The Front Runner ***
The Front Runner starts strong but runs out of steam before reaching the finish line.
The film tells the true story of former United States senator Gary Hart (Hugh Jackman) as he made a bid to become the democratic candidate for the presidency, and the events in his personal life which led to him dropping out of the race.
Beginning with a clever, snappy montage of political reporters and the news cycle in action, The Front Runner gets off to a pacey, attention grabbing start, but it fails to hold that vigour.
It’s unusual to see Jackman in an unlikable role, and at times he’s excellent as the politician, but there’s something missing from his performance, and the film throughout, that stops it from ever becoming more than just watchable. Read our full review here.
Stan & Ollie *****
If January feels like pushing a piano up a stairs, don't fret: help is on the way.
In roles that have the whiff of destiny amidst the greasepaint, Steve Coogan and John C Reilly have proven themselves to be the only double act to play the greatest of double acts. This beautiful story about friendship, forgiveness and why the show must go on turns out to be the best film Laurel and Hardy never made.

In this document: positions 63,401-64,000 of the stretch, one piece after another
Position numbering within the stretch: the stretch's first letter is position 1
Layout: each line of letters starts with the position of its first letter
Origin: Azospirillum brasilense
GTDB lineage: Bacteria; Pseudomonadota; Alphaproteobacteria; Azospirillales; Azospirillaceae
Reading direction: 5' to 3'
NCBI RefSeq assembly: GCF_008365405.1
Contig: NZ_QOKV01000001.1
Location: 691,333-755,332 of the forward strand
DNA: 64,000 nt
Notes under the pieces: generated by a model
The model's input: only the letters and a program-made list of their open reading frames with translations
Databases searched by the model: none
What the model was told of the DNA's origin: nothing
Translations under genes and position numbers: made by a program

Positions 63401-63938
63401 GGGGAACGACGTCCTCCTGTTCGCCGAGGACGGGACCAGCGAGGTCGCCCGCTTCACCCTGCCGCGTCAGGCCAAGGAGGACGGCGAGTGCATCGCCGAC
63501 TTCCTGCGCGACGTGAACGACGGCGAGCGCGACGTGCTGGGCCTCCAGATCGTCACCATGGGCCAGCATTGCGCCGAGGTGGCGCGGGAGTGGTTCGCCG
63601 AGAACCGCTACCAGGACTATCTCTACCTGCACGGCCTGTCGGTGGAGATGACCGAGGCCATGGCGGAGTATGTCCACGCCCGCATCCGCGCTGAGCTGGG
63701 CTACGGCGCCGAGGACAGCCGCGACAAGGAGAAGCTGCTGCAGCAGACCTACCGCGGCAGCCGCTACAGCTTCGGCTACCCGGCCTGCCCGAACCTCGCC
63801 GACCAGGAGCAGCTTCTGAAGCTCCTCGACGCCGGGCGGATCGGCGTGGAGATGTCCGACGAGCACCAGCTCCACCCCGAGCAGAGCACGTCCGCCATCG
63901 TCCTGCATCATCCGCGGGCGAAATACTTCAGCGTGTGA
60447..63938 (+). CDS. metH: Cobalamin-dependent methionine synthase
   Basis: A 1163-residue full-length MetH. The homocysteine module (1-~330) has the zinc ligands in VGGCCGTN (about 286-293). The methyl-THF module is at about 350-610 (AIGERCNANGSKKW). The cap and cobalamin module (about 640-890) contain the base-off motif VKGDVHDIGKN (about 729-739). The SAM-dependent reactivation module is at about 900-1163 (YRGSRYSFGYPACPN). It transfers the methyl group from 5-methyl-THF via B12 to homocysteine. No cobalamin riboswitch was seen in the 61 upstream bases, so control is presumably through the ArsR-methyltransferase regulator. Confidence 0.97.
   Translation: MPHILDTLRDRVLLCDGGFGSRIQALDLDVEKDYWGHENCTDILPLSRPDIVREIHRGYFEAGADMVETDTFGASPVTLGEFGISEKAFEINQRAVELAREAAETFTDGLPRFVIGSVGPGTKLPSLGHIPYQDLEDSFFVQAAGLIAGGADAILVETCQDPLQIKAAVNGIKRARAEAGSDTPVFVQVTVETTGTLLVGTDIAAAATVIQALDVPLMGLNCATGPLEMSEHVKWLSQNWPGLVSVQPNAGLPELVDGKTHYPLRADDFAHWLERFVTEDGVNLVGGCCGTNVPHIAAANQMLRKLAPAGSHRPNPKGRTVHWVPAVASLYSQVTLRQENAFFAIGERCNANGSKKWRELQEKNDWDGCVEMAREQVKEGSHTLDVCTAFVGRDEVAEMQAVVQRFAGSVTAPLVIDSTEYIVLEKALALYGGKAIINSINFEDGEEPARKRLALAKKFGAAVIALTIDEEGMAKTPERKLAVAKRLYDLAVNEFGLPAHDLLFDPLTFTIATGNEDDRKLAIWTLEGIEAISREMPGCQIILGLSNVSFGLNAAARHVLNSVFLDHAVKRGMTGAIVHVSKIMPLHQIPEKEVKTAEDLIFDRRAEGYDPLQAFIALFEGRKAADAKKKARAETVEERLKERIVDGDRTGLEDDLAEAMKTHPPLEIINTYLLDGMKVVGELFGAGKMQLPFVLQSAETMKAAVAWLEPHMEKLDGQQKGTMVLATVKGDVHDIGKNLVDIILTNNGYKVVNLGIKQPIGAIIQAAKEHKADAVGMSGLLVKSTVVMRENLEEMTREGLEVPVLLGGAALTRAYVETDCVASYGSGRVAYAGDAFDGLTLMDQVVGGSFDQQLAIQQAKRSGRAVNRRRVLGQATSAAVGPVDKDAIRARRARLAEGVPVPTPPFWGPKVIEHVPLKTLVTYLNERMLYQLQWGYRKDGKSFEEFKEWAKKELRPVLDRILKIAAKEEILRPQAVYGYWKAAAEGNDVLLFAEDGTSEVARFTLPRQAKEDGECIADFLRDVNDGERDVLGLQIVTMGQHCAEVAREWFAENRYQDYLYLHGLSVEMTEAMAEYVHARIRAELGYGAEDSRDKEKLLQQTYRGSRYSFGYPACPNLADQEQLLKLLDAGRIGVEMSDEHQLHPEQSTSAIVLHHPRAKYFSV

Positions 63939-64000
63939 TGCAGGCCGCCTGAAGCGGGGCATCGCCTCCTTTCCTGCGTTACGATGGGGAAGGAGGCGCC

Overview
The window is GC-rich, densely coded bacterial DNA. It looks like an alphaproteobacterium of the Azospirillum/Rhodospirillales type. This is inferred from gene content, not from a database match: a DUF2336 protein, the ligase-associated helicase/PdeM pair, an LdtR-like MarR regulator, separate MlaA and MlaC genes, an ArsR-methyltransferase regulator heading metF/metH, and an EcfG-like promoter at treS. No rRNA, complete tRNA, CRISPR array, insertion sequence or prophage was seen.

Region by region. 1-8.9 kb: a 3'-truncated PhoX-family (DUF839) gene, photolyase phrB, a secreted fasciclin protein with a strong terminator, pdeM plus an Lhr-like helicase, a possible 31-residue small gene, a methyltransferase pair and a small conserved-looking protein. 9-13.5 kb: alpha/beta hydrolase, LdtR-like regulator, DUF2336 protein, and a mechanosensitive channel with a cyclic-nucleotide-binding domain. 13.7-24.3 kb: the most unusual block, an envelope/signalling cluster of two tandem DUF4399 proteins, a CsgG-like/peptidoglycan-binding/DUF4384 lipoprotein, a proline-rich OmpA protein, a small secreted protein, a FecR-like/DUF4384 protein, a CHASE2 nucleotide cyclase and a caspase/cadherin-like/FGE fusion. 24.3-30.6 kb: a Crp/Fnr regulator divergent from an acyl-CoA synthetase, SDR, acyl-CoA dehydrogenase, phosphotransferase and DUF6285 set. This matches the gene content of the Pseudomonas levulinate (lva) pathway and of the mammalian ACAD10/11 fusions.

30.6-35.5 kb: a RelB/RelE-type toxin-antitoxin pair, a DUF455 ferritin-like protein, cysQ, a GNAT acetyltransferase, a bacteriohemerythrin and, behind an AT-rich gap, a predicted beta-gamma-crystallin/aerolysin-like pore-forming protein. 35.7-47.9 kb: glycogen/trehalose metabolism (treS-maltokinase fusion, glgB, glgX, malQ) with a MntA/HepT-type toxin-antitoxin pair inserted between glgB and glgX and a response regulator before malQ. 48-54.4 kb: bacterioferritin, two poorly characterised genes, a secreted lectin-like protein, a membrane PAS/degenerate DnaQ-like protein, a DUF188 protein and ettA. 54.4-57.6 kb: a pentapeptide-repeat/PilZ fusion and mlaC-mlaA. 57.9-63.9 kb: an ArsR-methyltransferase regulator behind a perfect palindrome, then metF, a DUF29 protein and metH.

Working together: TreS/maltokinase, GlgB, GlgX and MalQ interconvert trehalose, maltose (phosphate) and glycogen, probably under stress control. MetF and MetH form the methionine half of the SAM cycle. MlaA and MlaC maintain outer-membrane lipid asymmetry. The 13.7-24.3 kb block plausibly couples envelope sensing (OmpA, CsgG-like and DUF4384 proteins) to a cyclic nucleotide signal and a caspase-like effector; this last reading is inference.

Set in 1953, it follows them as hard-up household names, lugging a trunk around the music halls of the UK and Ireland as they wait for a big screen comeback to take shape. Stan (Coogan) is fooling himself about what's left of his showbiz clout. Ollie's (Reilly) health is failing. The venues are half empty on a good night. Backstage, there are old wounds that have yet to be acknowledged, never mind heal. Somehow, between Carlisle and Cobh, they manage to turn disaster into triumph. Love 'em and weep indeed. Read our full review here.
That old saying about how easy reading is damn hard writing comes to mind watching Colette, as Keira Knightley's trailblazing author stays shtum while her rogue of a husband takes all the credit for putting pen to paper.
The wait to see how she'll finally get her due provides all of the suspense in this episodic film - a decent biopic with an excellent performance by its star.
The long and winding road to emancipation depicted by director Wash Westmoreland takes in the penny dropping about one's own worth, sexual politics and technological and societal change. As a force of nature, it's a mystery as to why there hasn't been more of Colette on screens. Read our full review here.
The Upside **1/2
Having dealt with plenty of drama off-screen in recent weeks, Kevin Hart is out to show he can handle the serious stuff just as well as co-star Bryan Cranston in The Upside - a remake of the French box office phenomenon Les Intouchables. In this case, the Oscars-host-who-might-have-been gets the job done.
Following his parole, hustler Dell (Hart) is on a box-ticking exercise with prospective employers when a mix-up sees him sitting with a roomful of over-qualified candidates in a Manhattan penthouse, and not interviewing for the caretaker job below.